The Internet of Things (IoT) has been all the rage in the development of new products in the consumer market and how people use them. But what about IoT applications for manufacturing, or better yet power utilities?
This post is the first in a series of summaries on Deloitte studies. Deloitte is a UK incorporated multinational professional services network. Mostly known for its tax, financial and audit consulting, it also provides reports on technological trends, in this case energy and the Internet of Things. This is a summary of the article The power is on: How IoT technology is driving energy innovation. Key elements of the article are in gray, while my comments are in black. You can download it for free at:
As an electrical engineer or anyone with an interest in power utilities, you will be amazed at how IoT allows engineers to know the exact state of every equipment on the grid, precisely locate faults and even start mapping out predictive power consumption models that are based on data, not educated guesses.
I will first go over what is the Internet of Things and a few of its applications. Then, i will bring out key elements of this article and chip a few comments in. Finally, since IoT equipments can be hacked, i will discuss the issue of cyber security when it comes to energy utilities.
By the end of this post, i hope that you will be as excited as i am at the prospects and challenges the Internet of Things will bring us.
Let’s dive in!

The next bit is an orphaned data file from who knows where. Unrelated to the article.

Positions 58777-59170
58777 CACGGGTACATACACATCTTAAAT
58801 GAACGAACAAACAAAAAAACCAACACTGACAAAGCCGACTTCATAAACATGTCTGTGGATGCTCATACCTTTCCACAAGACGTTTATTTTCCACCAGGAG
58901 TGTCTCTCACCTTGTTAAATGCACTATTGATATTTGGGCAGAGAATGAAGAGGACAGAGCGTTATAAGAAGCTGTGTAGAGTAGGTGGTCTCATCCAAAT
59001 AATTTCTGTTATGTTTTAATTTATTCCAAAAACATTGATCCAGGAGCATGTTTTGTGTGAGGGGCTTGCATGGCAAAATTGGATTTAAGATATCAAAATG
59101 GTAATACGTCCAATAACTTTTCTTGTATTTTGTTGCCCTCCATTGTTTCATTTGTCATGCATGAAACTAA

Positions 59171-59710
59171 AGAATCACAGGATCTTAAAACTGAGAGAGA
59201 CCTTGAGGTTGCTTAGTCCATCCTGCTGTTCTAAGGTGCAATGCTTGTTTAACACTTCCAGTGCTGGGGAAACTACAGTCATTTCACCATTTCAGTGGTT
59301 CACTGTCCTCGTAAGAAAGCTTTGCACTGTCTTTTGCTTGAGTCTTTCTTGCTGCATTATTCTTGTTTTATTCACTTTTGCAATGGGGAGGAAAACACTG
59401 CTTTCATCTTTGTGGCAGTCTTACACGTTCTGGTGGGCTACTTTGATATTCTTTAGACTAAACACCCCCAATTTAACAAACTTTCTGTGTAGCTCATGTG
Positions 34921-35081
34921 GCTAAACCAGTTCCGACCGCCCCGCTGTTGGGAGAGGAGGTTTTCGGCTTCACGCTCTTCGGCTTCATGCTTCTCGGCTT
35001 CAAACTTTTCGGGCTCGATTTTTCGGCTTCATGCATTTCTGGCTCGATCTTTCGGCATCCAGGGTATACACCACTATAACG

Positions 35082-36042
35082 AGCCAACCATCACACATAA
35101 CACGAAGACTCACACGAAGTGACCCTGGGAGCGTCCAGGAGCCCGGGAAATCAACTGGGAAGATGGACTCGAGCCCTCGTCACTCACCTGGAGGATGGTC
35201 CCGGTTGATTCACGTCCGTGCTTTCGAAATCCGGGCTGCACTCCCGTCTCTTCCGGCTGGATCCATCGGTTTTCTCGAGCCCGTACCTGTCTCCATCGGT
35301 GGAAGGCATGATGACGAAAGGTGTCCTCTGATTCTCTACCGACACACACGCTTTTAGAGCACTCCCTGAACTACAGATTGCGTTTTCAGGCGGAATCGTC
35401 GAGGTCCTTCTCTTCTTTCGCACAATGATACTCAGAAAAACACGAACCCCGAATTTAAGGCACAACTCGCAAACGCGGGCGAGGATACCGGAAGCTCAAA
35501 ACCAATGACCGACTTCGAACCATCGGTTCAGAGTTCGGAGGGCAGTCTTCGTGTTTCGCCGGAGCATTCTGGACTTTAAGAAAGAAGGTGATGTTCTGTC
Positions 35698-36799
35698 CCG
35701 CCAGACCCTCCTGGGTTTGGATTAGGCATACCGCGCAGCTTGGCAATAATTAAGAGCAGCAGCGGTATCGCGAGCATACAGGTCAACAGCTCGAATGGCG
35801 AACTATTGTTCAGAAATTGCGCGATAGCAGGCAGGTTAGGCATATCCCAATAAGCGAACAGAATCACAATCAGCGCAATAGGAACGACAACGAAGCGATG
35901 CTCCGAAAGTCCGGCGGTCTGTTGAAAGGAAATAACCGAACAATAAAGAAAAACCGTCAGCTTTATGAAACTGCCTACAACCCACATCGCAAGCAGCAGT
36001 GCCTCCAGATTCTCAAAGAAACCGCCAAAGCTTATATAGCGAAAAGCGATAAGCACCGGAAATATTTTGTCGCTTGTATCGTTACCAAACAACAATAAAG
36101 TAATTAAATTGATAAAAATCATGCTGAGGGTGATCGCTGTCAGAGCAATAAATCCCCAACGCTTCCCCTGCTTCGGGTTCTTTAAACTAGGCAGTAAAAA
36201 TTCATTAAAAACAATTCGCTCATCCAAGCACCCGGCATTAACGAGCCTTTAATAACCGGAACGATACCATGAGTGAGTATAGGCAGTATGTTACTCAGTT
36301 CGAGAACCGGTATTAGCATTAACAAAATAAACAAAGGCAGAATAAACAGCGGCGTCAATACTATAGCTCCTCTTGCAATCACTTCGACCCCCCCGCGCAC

What is the Internet of Things
According to Wikipedia
The Internet of Things is the network of physical devices, vehicles, home appliances and other items embedded with electronics, software, sensors, actuators, and connectivity which enables these objects to connect and exchange data.
The Apple watch, Amazon Alexa and Google Home are but a few example of objects that are connected to the Internet of Things. And similar to the internet of persons, these objects talk to one another. What might these conversations look like? Here’s a few examples:
What is the temperature of the room?
What time is it and what is the luminosity in the baby bedroom?
To which the other device may answer:
The temperature is currently 19° C
Time is 5h32AM and the lighting in the baby’s room is currently 926 lux.
And logic statements may also be programmed onto these devices
If the temperature is below 25° C, turn on the heating unit.
If the time is before 7h00AM and the lighting is above 300 lux, close the shades.
Finally actions can be taken based on whether those logical statements are true or false.
The heating unit is now ON
The shades are now Closed
This is done through the internet as every connected device has an IP address. Therefore, you could control the lighting in the baby’s room from the office. The Internet of Things or IoT offers tremendous potential in turning any physical object into a smart device. And the applications are limitless. More on which sectors will benefit the most from IoT in another post!
Summary of The power is on: How IoT technology is driving energy innovation
Historically, utilities have been able to invest heavily in generation and delivery infrastructure because steady growth in demand maintained affordable prices for customers and yielded reasonable returns.
Yet, tighter emission regulations, greater reliability expectations, and the aging transmission and distribution system require more than maintenance; they need expensive upgrades and replacements.